San Francisco Chinatown


Member Rating 3 out of 5 by panda2 on January 27, 2005

San Francisco’s Chinatown claims to be the largest Chinatown outside of Asia, with a symbolic gate entrance at Grant Avenue and Bust Street.

San Francisco's oldest road, Grant Avenue was originally named Calle de la Fundacion (street of the founding) in 1845, changed to Dupont after an American admiral when California ceded to the Union in 1846. It became notorious because of the Tong Wars, opium dens, sing-sing girls, about 1,000 slave prostitutes. The Chinese even today still refer to it Du Pon Gai. The name was changed to Grant in the late 1800s after the 18th president of the U.S. to give image an uplift.

Chinatown was destroyed by fire in the 1906 earthquake where some wanted the Chinese out of the city. Grant Avenue, along with Stockton Street and Sacramento Street, which run parallel to intersect Columbus Avenue, are the main drags of Chinatown, with some spillage onto Kearny Street near the Chinatown Hilton.

Many of the souvenir shops are mainly on Grant Avenue, while the locals purchase their goods along Stockton Street.

There are many restaurants throughout the area, the quality, price, atmosphere all varies from hole in the walls to upper scale. Some of the good quality food can come from a place that looks like a hole in the wall. Just be aware, if the place is full of Chinese customers they must be pretty good. But if the place is empty when the streets are full of people, I'd look somewhere else.

If your family is traditional with relatives and friends, going to banquets seem quite common, attending for event, I enjoyed it after the speech ended and the courses of food presented.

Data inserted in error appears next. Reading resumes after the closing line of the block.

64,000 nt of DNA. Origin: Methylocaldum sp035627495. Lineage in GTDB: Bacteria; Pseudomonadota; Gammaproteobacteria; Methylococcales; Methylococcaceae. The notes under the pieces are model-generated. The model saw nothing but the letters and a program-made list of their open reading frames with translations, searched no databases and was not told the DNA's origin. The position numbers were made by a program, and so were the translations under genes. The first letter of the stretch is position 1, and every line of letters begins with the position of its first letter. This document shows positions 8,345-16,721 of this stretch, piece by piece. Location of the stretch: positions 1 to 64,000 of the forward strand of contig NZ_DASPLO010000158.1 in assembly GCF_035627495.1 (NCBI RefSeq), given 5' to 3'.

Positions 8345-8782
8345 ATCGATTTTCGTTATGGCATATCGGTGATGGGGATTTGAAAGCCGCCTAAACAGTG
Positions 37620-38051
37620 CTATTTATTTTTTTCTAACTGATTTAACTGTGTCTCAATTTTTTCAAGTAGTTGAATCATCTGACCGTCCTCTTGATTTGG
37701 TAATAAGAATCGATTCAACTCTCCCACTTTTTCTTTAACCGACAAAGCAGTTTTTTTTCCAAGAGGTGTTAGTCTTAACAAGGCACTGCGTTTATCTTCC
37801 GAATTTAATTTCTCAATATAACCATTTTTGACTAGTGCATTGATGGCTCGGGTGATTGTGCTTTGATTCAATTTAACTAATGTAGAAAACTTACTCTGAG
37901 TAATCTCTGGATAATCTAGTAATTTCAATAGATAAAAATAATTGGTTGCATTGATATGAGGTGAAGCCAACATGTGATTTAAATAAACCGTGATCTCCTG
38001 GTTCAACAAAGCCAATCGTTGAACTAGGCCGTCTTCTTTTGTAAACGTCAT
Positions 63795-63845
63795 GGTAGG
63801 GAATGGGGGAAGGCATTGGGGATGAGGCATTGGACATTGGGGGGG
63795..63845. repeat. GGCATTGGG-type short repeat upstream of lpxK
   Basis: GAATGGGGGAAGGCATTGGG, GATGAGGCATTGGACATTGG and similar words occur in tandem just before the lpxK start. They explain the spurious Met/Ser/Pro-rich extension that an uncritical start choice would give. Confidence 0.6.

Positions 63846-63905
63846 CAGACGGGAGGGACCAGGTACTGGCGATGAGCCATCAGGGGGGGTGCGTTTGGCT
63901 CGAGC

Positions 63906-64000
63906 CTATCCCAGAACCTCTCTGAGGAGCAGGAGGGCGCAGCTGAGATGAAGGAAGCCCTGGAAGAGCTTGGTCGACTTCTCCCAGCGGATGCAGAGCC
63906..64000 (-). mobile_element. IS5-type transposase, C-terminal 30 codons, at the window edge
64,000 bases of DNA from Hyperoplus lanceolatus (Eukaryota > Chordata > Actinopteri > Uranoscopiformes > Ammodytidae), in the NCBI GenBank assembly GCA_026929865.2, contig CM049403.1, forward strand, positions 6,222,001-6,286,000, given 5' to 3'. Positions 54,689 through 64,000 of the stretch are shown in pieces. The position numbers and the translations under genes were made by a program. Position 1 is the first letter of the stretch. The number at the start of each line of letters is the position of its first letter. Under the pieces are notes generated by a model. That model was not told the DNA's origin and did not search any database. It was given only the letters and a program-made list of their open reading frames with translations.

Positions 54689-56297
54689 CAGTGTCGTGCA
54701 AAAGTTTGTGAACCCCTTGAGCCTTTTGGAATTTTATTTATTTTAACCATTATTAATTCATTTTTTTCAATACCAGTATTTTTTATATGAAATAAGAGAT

Shopping with my mom in Chinatown, a shop where fresh tofu was made on the premises and this older man holding a rather long, large pipe with the bottom end held over a pan for liquid dripping out of it while he was smoking through this device. I was curious about this but never asked, it may have been an opium pipe.

Shopping at a poultry shop on Grant Avenue when we were able to buy freshly slaughtered chicken where the merchant would take a live chicken from the holding pens the customer selects, slit its throat, put it in a garbage can, put the cover on it, retrieve it after the chicken died and stopped moving, plucked it, cleaned it, gutted the chicken, wrapped it up in several layers of newspaper for the paying customer to pickup later. The practice later became illegal to do in the city. So you have to buy it live and kill, pluck, clean it yourself or do like most urban city shoppers do, buy it already killed, plucked, cleaned at a butcher or meat department of a supermarket.

Take the BART to the Embarcadero, Montgomery, or Powell Street stations. Take the Muni nos. 1, 15 or 30; or the California Street, Powell & Hyde or Powell & Mason Cable Cars to the Chinatown stop.
Chinatown
Grant Avenue
San Francisco, California

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